Every marriage experiences periods of severe stress but only the most star-crossed face an explosive combination of heartbreak, trauma, sexual tension, racism, false accusations, and incarceration. Yes, dear reader, this is the set of circumstances facing Ray and Celestial in Tayari Jones’s spectacular An American Marriage.
In her review for the January-February issue of Foreword Reviews, Mya Alexice calls An American Marriage “an enchanting novel that succeeds at every level,” and Alexice is not one to offer false praise. So, we knew the novel was special and its subject matter, especially timely—everything we look for in a Foreword Face Off interview.
How has the recent presidential election and the current political climate contributed to An American Marriage’s creation and/or execution?
This book took me six years to write, so when I started it, we were still feeling the Obama love. This is important for me to point out because I have never felt like the issues of racism and incarceration were not pressing concerns, even during the Obama years. We have seen a sharp turn to the right in this country and it is terrifying, but this has just intensified existing injustices.
Your prose has a very distinct style. Who are your main influences when you sit down to tell a story?
When I sit down to tell a story, I am listening to no voice but my own. That said, I think my love for mysteries has made me kind of unique among literary writers. I love a strong, clear plot. I want to stick the ending like a gymnast.
An American Marriage, of course, deals directly with the prison industrial complex and its evils. For you personally, what kind of world do you envision as a solution? One with no prisons at all, perhaps—or maybe with a rehabilitation-based approach to crime?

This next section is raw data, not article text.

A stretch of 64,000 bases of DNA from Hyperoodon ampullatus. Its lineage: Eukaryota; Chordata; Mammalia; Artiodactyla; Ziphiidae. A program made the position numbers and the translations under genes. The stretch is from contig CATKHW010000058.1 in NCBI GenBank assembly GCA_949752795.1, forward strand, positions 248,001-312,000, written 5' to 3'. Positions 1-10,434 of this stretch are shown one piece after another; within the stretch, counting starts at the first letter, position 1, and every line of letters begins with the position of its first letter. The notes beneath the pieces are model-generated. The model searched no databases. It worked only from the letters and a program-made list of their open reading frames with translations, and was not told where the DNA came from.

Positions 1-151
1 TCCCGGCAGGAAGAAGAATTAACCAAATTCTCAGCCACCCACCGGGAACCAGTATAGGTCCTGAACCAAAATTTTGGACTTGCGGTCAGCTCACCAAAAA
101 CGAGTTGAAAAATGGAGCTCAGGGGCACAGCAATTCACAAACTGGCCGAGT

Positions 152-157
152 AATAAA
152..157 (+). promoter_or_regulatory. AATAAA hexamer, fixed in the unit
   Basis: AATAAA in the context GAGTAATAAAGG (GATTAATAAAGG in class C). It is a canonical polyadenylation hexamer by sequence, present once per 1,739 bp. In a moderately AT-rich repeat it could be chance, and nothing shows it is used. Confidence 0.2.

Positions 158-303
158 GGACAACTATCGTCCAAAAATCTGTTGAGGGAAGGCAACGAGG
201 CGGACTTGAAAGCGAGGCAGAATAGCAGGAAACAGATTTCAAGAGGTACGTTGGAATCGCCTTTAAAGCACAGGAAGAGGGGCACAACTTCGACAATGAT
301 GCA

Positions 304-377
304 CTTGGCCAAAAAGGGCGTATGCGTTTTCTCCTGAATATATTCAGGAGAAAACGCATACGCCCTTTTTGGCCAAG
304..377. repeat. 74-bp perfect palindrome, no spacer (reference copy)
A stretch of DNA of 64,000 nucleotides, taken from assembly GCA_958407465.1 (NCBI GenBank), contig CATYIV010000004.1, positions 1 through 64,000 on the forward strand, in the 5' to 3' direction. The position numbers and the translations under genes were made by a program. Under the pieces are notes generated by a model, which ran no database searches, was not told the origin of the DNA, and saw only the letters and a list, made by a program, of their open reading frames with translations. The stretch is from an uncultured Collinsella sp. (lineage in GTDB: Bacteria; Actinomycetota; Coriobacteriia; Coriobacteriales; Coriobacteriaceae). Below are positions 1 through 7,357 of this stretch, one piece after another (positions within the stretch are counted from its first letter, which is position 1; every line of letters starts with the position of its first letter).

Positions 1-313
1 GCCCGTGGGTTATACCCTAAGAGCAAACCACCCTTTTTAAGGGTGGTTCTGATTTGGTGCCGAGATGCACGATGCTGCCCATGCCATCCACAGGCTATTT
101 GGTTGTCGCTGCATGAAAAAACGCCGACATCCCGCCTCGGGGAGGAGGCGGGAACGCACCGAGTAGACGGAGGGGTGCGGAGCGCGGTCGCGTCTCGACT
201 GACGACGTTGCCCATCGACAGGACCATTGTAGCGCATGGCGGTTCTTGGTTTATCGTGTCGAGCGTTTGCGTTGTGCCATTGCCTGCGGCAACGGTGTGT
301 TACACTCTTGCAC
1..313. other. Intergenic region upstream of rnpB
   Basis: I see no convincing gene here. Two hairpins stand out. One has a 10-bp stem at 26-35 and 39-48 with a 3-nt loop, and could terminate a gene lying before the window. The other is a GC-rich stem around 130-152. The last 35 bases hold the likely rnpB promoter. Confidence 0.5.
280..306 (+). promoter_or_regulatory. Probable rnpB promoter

I am reluctant to answer this question because I am a novelist more than a sociologist. I have a number of friends who are prison abolitionists and I am persuaded by their arguments. And I have some friends who have experienced incarceration and hearing their stories, there is really no way to justify the incarceration of juveniles in adult prisons. As for rehabilitation—what sane and just person can argue against helping people help themselves?
You’re also a professor at the Rutgers’ Creative Writing MFA Program in Newark. What advice do you give your students who are hoping to recreate your talent and success?
I urge my students to remember that writing and publishing are two separate creatures. When you sit down to write, don’t think of anything beyond the page. When it’s time to publish, we will put on a different hat. I tell them we will find a publisher who will publish what you write. The goal is not for you to write what you think they will publish. Write your true authentic story. We’ll worry about the rest later.
Are you working on anything else at the moment? If so, can you tell us anything about it?
I am working on another novel, set in Atlanta. I don’t really like to talk much about a work in progress because talking about it takes some of the energy when I try to write it. Right now, the project is really in its infancy. If it were a baby, it wouldn’t even be able to hold up its own head. But like a mama, I am so in love with it.